Measuring impact without transparency
This week we’ll be at the OECD with development specialists, bankers, policy makers and impact investors to discuss new ways of using private finance to achieve the Sustainable Development Goals. This year discussions are focusing on impact.
But is there any value in focusing on impact measurement if development objectives, results and lessons learned are not transparent? Can you measure impact without transparency? In his latest blog, Gary Forster considers the transparency of development finance institutions and asks if you can measure what you can’t see?
How can we get more people to use global aid data?
Ruth Levine and Joseph Asunka of the William and Flora Hewlett Foundation have come up with six practical ideas to increase the use of aid transparency data. In their guest blog they set out six solutions to get more governments, citizens, donors and the aid effectiveness community using the data. Check out the blog to see if you agree, and let us know if you’ll be taking action, and what success or failure will look like.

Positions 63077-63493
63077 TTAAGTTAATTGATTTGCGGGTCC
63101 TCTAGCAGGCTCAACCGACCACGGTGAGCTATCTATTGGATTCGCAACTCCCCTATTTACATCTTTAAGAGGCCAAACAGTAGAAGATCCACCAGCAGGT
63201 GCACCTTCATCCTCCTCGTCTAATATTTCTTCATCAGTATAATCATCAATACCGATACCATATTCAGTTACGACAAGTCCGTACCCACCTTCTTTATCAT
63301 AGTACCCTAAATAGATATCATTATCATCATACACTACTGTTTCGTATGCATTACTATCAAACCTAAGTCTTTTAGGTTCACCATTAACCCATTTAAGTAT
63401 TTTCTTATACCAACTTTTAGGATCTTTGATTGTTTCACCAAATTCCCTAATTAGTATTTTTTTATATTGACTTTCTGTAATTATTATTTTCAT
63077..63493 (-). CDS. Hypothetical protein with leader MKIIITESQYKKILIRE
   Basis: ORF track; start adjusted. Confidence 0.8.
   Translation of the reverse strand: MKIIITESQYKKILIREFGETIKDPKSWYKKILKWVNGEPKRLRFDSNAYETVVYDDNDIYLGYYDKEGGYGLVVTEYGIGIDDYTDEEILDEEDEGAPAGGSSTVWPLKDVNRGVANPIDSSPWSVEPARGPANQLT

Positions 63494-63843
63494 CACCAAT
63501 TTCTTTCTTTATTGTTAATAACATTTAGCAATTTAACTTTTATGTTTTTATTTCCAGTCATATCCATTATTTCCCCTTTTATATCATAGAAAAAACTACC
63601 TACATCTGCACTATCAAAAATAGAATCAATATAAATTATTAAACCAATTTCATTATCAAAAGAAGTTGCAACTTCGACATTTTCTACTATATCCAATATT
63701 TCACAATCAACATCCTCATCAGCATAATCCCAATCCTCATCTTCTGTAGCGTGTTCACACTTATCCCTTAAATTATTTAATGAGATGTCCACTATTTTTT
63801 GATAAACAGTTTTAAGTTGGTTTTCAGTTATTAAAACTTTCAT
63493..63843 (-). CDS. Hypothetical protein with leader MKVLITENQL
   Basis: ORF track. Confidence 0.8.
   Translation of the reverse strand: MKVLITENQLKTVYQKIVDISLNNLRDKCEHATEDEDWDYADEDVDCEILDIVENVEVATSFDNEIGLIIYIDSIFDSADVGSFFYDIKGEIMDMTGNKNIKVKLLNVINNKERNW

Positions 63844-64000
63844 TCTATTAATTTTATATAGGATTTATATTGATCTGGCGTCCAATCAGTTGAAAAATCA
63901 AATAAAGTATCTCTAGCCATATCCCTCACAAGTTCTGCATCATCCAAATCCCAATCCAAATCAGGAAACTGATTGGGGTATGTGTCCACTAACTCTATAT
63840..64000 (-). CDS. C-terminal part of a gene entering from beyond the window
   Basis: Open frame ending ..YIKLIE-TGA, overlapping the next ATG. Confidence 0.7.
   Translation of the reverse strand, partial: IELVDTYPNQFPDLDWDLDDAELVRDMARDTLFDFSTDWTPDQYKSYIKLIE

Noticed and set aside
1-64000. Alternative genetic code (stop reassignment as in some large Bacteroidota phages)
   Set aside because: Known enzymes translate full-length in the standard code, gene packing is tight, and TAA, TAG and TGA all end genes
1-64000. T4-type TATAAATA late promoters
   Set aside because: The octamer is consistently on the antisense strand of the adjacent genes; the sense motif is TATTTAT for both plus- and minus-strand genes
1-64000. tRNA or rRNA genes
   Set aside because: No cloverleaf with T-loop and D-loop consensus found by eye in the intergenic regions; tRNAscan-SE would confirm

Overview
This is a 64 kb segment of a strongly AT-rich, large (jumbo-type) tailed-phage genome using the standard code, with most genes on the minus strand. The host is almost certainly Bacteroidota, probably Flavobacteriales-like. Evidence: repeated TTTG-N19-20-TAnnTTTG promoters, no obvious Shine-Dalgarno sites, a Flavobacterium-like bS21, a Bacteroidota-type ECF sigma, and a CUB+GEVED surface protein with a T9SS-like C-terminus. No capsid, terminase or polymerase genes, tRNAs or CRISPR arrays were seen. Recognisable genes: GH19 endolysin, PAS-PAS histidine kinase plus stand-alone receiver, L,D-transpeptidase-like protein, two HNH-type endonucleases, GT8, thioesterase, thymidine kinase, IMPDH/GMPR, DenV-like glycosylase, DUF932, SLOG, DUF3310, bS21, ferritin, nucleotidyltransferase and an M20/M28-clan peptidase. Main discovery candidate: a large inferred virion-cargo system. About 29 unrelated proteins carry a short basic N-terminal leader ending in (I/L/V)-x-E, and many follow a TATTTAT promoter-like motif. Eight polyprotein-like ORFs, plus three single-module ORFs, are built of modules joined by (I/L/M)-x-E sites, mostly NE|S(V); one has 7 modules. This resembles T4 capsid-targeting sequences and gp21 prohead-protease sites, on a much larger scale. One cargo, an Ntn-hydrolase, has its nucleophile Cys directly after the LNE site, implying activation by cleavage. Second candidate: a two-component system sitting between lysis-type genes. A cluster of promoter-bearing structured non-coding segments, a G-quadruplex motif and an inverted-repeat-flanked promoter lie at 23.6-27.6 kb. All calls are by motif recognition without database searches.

Here’s a quick roundup of what we’ve been reading this week…
The World Bank has produced A Year in Review: 2018 in 14 Charts, which tells a story about the challenges we face (including extreme poverty, global warming, air quality and displacement) and the actions needed to create a more inclusive, sustainable world.?
OECD’s Perspectives on Global Development 2019 tracks the shift in global wealth and its impact on developing countries. It investigates what China’s transformation has meant for global development perspectives, and how shifting wealth has affected countries beyond economic terms, exploring well-being across the developing world.
The Center for Global Development’s paper on UK Aid Quality Indicators discusses the UK’s foreign aid quality based on an updated assessment of Official Development Assistance. It finds UK aid quality has decreased from 2012 to 2016 and now ranks 15th out of the 27 countries assessed.
Eurodad’s Reality of Aid 2018 Report examines recent changes in the direction and prospect for international aid in the context of Agenda 2030, as well as the persistence of poverty and growing inequalities within and between countries.
Brookings Institution has published ‘Don’t undermine the basic architecture of OECD-DAC statistics: a letter of warning’. Written by three former OECD-DAC chairs in response to ongoing efforts to rethink ODA measurement and broader development finance, concerned that the basic role of the OECD-DAC in measurement is eroding.